Location: Vancouver, British Columbia, Canada
Address: 3211 Grant McConachie Way
Date: Feb 2017
Thanks to a 5 hour delay we missed our connecting flight to Maui. This meant spending the night in Vancouver and more time in the Vancouver airport than we would have liked. If you are going to be stuck in an airport, Vancouver's is rated one of the best. It is especially known for its artwork. As we wandered through the airport towards our hotel shuttle, we were sad that we would not fall asleep to the sound of Pacific Ocean waves hitting the Maui shore. The airport tried to cheer us up as we came across three carved sculptures (above). Left to right they are "The Blind Halibut Fisherman", "Raven Stealing The Beaver Lake" and "Raven With a Broken Beak".
After spending the night near the airport, we took our hotel shuttle again and were dropped off near the departure gates. The first thing we noticed was 3 totem poles towering over us. We dropped off our luggage and checked in for our flight.
As we headed towards our departure gate we encountered the Clayoquot Welcome Figures. These carved figures are often placed on the beach in front of a village to welcome guests. Today they were welcoming us.
"The Spirit of The Haida Gwaii: The Jade Canoe" is the most famous piece in the collection. It has been on display at the Vancouver Airport since 1996 and used to be printed on the back of the Canadian twenty dollar bill from 2004 to 2012. The canoe is overflowing with characters from Haida mythology.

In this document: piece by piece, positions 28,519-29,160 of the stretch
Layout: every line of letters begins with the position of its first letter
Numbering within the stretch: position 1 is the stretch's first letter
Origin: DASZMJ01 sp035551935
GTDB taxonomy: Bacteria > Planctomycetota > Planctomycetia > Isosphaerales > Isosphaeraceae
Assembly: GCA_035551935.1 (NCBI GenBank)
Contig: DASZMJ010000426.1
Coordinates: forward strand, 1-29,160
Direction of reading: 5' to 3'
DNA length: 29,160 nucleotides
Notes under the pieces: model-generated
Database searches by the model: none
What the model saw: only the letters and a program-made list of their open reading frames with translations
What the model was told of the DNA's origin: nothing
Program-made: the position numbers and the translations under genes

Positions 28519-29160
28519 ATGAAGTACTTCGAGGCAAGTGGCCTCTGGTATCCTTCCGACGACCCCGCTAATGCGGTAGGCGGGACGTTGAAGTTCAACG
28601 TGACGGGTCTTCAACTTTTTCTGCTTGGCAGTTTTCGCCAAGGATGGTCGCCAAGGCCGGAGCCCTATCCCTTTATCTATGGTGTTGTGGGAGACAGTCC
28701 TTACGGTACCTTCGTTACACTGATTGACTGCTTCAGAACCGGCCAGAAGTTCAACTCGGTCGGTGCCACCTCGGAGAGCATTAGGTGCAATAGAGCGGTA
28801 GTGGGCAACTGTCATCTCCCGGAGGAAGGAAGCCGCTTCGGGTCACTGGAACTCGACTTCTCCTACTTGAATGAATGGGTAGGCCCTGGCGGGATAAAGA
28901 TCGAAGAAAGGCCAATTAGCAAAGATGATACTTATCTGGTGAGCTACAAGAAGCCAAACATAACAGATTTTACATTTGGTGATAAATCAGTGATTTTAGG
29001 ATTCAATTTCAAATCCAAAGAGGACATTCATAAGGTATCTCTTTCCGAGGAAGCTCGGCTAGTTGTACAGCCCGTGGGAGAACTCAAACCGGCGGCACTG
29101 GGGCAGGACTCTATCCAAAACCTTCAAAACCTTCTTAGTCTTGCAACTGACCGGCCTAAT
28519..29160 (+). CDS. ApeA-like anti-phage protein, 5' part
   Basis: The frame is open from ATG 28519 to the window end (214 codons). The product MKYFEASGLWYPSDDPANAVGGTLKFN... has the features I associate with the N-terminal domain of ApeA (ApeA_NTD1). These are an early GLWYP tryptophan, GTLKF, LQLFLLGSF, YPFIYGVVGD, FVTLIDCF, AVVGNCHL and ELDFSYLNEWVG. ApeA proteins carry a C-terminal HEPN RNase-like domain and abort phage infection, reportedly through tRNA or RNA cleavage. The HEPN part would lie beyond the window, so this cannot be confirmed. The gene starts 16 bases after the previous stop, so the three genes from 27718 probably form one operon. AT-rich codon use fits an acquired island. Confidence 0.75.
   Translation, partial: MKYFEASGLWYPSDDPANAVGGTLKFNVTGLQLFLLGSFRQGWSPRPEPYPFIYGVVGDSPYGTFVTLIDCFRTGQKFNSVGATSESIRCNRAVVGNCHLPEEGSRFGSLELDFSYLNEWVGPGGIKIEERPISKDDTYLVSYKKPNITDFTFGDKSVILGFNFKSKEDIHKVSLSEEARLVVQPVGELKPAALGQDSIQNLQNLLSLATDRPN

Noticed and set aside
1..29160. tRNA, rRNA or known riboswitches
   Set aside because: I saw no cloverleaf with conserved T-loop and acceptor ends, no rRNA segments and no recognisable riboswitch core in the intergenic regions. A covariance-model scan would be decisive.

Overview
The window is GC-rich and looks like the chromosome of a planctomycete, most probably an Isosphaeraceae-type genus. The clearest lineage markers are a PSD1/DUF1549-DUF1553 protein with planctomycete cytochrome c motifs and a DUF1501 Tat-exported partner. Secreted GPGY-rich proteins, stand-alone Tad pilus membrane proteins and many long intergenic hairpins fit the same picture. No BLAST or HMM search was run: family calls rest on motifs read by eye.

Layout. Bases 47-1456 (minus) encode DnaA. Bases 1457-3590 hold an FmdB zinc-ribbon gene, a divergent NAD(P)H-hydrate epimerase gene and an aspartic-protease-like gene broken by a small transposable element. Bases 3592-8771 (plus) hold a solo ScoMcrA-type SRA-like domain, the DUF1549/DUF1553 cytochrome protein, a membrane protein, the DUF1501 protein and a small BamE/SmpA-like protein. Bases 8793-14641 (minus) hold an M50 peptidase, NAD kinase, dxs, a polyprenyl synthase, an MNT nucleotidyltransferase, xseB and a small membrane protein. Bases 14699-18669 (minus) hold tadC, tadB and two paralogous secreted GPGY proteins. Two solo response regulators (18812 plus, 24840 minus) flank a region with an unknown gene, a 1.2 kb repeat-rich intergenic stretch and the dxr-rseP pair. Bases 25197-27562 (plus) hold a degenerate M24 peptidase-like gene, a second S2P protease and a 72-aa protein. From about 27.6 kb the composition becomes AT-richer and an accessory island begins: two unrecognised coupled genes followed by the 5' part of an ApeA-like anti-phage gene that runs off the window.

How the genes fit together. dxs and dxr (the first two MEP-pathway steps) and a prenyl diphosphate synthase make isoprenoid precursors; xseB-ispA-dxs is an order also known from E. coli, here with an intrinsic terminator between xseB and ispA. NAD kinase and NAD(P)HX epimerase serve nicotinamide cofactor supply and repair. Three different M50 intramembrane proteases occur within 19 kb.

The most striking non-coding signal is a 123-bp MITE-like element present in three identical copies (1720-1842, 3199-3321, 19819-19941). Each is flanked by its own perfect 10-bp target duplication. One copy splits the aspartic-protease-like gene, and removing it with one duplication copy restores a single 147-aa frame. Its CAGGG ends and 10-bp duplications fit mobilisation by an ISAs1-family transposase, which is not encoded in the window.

Once we had made our way through customs and entered the gate area, all we had to do was wait. A red lit sculpture caught our eye. It was a transformation mask that would be worn by ceremonial dancers. When it is closed it looks like the head of a raven. When it is pulled open it reveals the fearsome face inside. It is kind of like us when we heard the news about our connecting flight yesterday. "We are sorry there are no other flights headed to Maui this evening". Bak! Mask open! Fearsome face revealed.
While we waited for our flight, we could see other passengers arrive through the Pacific Passage. A large bird called a Thunderbird hovered above them as they wandered underneath, disorientated and wondering if they would ever be reunited with their luggage.
Other smaller exhibits could be found around the airport such as the figurines above. The majority of them looked like trick-or-treaters wearing bed sheet ghost costumes.
This final exhibit required you to place the palm of your hand against a special spot. When you did, the little man started to peddle his bicycle and every so often a dog popped up out of the front basket.
We did eventually make it to Maui only one day late. It wasn't how we planned our vacation, but thanks in part to the Vancouver Airport it wasn't that bad.
Map of Our World
Vancouver International Airport
Post # 179